Topdress Tactics

New ideas reduce nitrogen loss.

Agronomy

Topdress Tactics

New ideas reduce nitrogen loss.

By David Jones

It’s a sobering fact that less than half of the nitrogen that farmers apply is actually utilized by the crop. Data on Oklahoma State University’s Nitrogen Use Efficiency website (nue.okstate.edu) estimates only 33% of what’s applied to cereal crops worldwide is utilized. Even researchers struggle to utilize more than 50% of applied nitrogen in carefully controlled test plot situations.

Split applications of nitrogen are one way for winter wheat growers to increase nitrogen use efficiency (NUE). However, dry winter and spring conditions in recent years have frustrated their efforts to get nitrogen from surface-applied urea or UAN to the crop’s roots prior to the critical jointing stage. Oklahoma State University soil fertility specialist Brian Arnall thinks it’s time for some ‘out of the box’ approaches to overcome this problem.

“Just getting nitrogen into the soil immediately decreases the opportunity for losses and we’ve found that one way to do that with minimal soil disturbance and crop damage is with a grain drill or airseeder—likely the same tool that was used to plant the crop,” says Arnall. “The results from two years of testing at several locations are promising and several farmers have picked up the practice.”

How nitrogen is lost. Under the right conditions dry urea can be lost through ammonia volatilization. “The loss can range from only 5% up to as much as 60% and is greatest when conditions after application are warm and windy with some moisture, such as a wet soil, a heavy dew or a very light rain,” says Arnall. “It takes about one-half inch of rain to move the dissolved urea into the soil.”

However, without that rainfall, volatilization occurs as the urea prill melts and is attacked by the soil enzyme urease, which converts the nitrogen to NH3—a form that can be lost as a gas. Under favorable conditions, NH3 is quickly absorbed by nearby soil particles and transformed into a stable NH4 form. The previous chart shows the amount of ammonia volatilization Arnall’s team measured from various nitrogen products and application options.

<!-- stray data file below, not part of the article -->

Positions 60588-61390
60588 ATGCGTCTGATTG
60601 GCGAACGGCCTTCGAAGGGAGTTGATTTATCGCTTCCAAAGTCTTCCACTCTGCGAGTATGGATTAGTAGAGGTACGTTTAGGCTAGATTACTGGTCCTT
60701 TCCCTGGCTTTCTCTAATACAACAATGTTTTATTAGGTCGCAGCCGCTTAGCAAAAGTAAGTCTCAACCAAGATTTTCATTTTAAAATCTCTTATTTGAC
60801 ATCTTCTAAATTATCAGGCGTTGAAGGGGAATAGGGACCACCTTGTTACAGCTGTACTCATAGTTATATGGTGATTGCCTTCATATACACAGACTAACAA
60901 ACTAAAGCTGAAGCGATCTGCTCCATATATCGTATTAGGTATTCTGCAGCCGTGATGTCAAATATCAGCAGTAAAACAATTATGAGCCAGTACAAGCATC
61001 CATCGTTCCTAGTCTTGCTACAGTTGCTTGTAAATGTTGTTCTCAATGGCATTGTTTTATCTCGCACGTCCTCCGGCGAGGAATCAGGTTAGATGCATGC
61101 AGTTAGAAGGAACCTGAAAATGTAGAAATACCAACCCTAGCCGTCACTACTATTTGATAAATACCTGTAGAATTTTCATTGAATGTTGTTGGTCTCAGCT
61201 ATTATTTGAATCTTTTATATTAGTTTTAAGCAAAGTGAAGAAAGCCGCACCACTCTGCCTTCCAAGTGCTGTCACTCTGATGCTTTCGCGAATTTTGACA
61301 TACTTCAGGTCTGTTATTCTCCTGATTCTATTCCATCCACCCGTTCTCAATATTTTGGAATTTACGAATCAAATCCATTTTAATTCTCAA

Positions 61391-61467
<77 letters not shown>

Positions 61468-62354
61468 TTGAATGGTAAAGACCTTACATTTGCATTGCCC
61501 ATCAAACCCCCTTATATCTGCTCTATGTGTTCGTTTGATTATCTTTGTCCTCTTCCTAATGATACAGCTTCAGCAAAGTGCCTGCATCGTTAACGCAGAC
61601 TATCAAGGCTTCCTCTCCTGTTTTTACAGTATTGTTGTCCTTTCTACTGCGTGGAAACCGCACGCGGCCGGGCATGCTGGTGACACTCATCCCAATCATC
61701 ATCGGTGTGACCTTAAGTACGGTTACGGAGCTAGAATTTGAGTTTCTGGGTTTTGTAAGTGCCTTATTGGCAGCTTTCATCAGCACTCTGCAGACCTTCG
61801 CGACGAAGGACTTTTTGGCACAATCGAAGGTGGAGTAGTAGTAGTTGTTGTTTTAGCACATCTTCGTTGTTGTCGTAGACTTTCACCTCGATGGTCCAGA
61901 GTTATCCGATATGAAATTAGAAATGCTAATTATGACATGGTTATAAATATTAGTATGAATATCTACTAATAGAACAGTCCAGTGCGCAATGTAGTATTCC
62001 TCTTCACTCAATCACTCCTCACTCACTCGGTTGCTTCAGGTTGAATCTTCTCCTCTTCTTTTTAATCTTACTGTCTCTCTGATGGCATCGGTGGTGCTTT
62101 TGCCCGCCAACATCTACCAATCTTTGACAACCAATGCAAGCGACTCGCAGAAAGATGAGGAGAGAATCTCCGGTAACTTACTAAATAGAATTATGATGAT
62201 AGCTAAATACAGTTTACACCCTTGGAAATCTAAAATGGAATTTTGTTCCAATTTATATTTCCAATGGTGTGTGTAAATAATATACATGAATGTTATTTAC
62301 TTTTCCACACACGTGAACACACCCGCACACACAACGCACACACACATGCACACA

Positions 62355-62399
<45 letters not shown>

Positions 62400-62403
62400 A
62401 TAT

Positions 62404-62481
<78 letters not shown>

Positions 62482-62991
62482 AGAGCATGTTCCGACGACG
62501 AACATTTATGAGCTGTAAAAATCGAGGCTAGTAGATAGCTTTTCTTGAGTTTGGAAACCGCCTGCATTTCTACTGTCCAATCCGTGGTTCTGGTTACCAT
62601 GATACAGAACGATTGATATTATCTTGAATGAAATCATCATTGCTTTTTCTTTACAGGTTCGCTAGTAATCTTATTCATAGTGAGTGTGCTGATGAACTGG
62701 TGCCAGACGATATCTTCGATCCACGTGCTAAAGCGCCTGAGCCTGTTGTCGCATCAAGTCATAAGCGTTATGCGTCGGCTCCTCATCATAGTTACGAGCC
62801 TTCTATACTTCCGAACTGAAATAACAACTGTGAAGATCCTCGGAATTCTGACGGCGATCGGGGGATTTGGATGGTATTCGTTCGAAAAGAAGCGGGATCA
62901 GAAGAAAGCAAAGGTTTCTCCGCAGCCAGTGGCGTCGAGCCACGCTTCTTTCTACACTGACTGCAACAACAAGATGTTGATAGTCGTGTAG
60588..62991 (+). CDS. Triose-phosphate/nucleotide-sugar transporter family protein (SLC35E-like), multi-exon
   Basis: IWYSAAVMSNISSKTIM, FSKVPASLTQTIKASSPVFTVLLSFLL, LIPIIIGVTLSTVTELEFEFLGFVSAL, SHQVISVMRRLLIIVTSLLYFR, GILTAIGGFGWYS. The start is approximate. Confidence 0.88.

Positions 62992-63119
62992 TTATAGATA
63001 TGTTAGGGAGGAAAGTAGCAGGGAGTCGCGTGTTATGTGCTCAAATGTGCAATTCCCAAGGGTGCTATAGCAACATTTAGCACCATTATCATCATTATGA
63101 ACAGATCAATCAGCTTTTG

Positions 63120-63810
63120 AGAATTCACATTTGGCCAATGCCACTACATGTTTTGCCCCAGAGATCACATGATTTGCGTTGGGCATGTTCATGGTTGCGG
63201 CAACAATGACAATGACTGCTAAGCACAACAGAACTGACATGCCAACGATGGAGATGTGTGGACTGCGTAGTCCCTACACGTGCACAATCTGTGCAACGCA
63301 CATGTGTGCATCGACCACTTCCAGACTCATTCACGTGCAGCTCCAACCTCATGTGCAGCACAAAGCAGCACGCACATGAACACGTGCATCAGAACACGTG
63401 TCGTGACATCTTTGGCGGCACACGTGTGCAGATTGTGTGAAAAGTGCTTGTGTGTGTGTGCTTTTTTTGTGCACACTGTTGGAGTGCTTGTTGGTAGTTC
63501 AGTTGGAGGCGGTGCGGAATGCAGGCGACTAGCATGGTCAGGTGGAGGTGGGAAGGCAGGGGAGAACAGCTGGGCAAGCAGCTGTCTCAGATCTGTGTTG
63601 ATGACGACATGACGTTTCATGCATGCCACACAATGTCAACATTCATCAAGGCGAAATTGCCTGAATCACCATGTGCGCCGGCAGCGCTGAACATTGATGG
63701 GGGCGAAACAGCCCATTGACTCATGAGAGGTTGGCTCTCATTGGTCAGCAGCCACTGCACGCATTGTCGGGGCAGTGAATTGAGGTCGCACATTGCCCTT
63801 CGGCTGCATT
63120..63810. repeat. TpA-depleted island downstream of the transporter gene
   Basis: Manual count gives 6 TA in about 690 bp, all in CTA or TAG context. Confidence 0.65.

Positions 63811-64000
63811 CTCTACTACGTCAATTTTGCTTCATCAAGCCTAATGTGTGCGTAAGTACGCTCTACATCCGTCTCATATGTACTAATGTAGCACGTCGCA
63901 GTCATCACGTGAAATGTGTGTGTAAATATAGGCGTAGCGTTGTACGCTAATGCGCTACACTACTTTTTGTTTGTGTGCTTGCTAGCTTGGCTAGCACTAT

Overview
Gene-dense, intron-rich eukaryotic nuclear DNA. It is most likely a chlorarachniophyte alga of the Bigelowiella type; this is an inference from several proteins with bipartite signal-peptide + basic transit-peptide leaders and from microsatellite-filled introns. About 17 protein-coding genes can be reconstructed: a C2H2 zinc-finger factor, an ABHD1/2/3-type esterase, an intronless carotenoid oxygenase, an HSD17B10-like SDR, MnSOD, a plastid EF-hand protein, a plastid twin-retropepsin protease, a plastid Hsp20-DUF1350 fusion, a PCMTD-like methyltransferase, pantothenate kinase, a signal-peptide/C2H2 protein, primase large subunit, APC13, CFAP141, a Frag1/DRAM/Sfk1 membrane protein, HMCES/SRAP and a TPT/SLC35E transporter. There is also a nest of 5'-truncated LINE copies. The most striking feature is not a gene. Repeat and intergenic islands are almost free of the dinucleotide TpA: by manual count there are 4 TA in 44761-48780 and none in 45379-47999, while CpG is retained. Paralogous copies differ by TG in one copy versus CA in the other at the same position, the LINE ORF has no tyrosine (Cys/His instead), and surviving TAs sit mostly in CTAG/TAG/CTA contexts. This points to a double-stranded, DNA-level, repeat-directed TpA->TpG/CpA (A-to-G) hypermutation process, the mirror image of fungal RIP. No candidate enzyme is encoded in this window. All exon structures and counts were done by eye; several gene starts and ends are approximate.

Oklahoma State’s Brian Arnall is helping wheat growers cope with dry conditions that make it difficult to get broadcast nitrogen to their crop.

Unlike urea, ammonium nitrate is already in the NH4 form so it’s not subject to volatilization. Super U is a proprietary nitrogen formulation that combines a urease inhibitor and nitrogen stabilizer. “The chart shows that putting the urea in the soil with a grain drill reduced nitrogen loss significantly,” says Arnall.

Equipment options. Arnall compared a double-disc conventional drill and a single-disc no-till drill applying 60 pounds per acre of nitrogen as urea. “The first year we found if conditions were conducive to urea volatilization then the application with a grain drill improved the yield significantly. Broadcast urea came in at 32 bushels per acre; the double-disc drill at 42 bushels and the single-disc drill at 47 bushels. However, when the loss potential was low there was no difference in the application practices,” he says.

In a second location that year, the single-disc drill had a 7 bushel-per-acre advantage over the double-disc drill where volatilization was likely and no difference where it was not. “We found the double-disc drill failed to close the slot over the fertilizer in some soil conditions, so performance was reduced. The second year of our study was a drought so there was no response,” adds  Arnall.

Slapout, Oklahoma, farmer Jordon Shearer followed Arnall’s research and gave it a try last season—though not actually in growing wheat. “We applied urea with a no-till drill prior to planting cotton because it was extremely dry and we didn’t want to lose it by leaving it on the surface. We also didn’t want to destroy what residue cover we had with more intensive incorporation,” says Shearer.

“You do wonder about the additional wear on the drill, but it worked very well. Calibration equations developed by the OSU researchers were right on the money,” he adds.

“Many grain drills don’t have a fertilizer box, so farmers needed to know what setting to use on the grain metering system to apply the right amount of fertilizer. We answered those questions by creating general calibration curves for both urea and DAP (18-46-0),” explains Arnall.

For more on this topic and  calibration curves for your specific drill go to the website osunpk.com and search for ‘grain drill grain box fertilizer results’. 

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